Supple, plump, healthy skin is the goal, but how do we get there? Oil in skincare has become the latest trend, but isn’t this counterintuitive to healthy glowing skin? The facts about skincare are becoming a bit blurry as influencers pump out more and more information. Every time a social influencer announces “many of you have been asking about my skincare routine”, a dermatologist grows another gray hair.
How Is Oil Used In Skincare And When Should It Be Applied?
Many MD Skincare brands don’t have an oil in their product lineup, and in fact many of their products are meant to remove excess oil. But we also know that there are naturally occurring oils on the surface of our skin and that in the right amount these are good things. But that’s where it ends. Using an oil product first on your skin before anything else blocks any of your other skincare products from doing what they should be doing. So if you’re going to incorporate oil into your skincare routine, then use it last.
What if your serum contains oils? Are there any exceptions? Any oil (even if its called a serum) should always go on last. Oils contain the largest molecules and they’ll block skin from receiving any of the benefits of other products. Oil is impermeable, water is repelled by it. Don’t believe mixed labelled products. Applying an oil based product like rose-hip oil before using a hyaluronic acid or water-based serum is like waterproofing your face. Any outside moisture will never get in.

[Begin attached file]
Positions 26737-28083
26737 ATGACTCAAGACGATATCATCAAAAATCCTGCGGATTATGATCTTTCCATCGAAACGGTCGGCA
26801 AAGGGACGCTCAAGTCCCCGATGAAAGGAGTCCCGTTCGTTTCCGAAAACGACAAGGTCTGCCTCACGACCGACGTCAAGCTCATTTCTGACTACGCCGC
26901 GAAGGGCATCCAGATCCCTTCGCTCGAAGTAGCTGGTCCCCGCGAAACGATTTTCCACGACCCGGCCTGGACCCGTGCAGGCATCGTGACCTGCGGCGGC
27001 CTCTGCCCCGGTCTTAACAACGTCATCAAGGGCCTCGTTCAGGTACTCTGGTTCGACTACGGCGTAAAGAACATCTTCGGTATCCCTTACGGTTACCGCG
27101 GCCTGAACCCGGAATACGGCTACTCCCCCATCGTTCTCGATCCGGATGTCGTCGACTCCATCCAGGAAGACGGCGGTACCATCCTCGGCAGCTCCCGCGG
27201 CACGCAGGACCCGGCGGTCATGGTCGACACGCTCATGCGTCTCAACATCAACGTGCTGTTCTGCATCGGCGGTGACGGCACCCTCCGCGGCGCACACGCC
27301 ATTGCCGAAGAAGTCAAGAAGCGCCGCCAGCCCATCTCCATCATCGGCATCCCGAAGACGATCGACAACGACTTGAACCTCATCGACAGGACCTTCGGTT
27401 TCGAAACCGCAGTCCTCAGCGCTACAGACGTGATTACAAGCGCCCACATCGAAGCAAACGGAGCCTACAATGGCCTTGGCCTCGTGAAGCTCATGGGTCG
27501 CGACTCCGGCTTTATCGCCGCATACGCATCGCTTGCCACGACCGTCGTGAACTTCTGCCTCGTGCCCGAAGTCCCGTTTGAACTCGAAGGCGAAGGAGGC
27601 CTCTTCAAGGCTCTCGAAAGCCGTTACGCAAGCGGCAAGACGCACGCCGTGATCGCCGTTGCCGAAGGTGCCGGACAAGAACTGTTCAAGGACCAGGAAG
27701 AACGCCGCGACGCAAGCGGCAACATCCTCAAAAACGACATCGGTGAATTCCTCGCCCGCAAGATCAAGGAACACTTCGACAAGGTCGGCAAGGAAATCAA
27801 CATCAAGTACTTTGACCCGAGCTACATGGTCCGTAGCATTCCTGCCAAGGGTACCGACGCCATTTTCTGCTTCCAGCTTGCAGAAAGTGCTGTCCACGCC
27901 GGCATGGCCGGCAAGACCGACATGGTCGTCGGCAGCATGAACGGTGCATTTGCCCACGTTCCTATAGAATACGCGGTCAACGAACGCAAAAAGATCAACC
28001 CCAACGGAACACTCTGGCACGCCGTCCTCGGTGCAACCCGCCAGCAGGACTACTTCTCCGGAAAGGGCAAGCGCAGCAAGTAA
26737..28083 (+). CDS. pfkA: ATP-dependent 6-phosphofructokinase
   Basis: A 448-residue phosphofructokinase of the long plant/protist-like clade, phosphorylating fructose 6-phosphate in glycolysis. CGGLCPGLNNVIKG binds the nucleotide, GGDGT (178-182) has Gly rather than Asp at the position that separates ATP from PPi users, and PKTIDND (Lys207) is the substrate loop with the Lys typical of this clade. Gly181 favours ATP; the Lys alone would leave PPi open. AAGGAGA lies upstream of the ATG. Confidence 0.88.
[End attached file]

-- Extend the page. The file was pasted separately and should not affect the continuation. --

What if I'm using oil as a skincare product and it seems to be working?
Some people use oil on their skin every day and they swear that it works for them. Over time our body changes, and our response to skincare does too. Using oil on your face and too early in your skincare routine isn’t the worst thing you can do to your face. But understanding how it limits the potential of a proper skincare routine can help get you back on track. If you’re going to invest time and money into your skin, using a dermatologist recommended skincare plan is the best place to start.
The final word
When it comes to oils by themselves they are not compatible with healthy skin when used too early in your routine. When used by themselves, in the wrong stage, or over prolonged periods they can act as a barrier and this is what leads to acne. Instead maintain humidity and moisture with recommended humectant products and protocols – and save the oil for your stir fry (or as a final step if you must). Also, don’t forget the sun care!
As always, the best place to have facts checked and questions answered is through your dermatologist.
When dealing with chronic or unknown skin concerns it’s always best to start your research with your primary physician or dermatologist. Ensure that you understand your skin type, and are screened for any skin diseases or conditions before attempting to resolve them on your own. If you’re interested in services provided by a skincare provider ask your doctor about their efficacy and understand the risks before proceeding.